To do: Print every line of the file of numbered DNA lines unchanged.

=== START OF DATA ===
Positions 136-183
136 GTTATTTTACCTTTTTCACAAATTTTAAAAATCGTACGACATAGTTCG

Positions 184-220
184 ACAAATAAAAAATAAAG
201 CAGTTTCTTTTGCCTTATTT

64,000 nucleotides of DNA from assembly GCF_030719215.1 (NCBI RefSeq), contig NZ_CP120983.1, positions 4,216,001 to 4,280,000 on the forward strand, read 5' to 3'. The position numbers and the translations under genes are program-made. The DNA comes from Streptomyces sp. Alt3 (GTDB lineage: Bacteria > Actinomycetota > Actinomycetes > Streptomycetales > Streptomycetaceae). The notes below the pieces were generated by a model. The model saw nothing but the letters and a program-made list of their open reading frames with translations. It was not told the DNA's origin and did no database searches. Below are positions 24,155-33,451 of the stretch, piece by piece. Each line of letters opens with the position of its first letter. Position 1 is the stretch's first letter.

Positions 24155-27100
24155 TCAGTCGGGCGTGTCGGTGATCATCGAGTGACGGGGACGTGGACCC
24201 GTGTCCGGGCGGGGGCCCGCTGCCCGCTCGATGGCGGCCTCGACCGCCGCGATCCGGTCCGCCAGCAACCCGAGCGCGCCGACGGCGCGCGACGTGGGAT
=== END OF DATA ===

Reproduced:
Positions 136-183
136 GTTATTTTACCTTTTTCACAAATTTTAAAAATCGTACGACATAGTTCG

Positions 184-220
184 ACAAATAAAAAATAAAG
201 CAGTTTCTTTTGCCTTATTT

64,000 nucleotides of DNA from assembly GCF_030719215.1 (NCBI RefSeq), contig NZ_CP120983.1, positions 4,216,001 to 4,280,000 on the forward strand, read 5' to 3'. The position numbers and the translations under genes are program-made. The DNA comes from Streptomyces sp. Alt3 (GTDB lineage: Bacteria > Actinomycetota > Actinomycetes > Streptomycetales > Streptomycetaceae). The notes below the pieces were generated by a model. The model saw nothing but the letters and a program-made list of their open reading frames with translations. It was not told the DNA's origin and did no database searches. Below are positions 24,155-33,451 of the stretch, piece by piece. Each line of letters opens with the position of its first letter. Position 1 is the stretch's first letter.

Positions 24155-27100
24155 TCAGTCGGGCGTGTCGGTGATCATCGAGTGACGGGGACGTGGACCC
24201 GTGTCCGGGCGGGGGCCCGCTGCCCGCTCGATGGCGGCCTCGACCGCCGCGATCCGGTCCGCCAGCAACCCGAGCGCGCCGACGGCGCGCGACGTGGGAT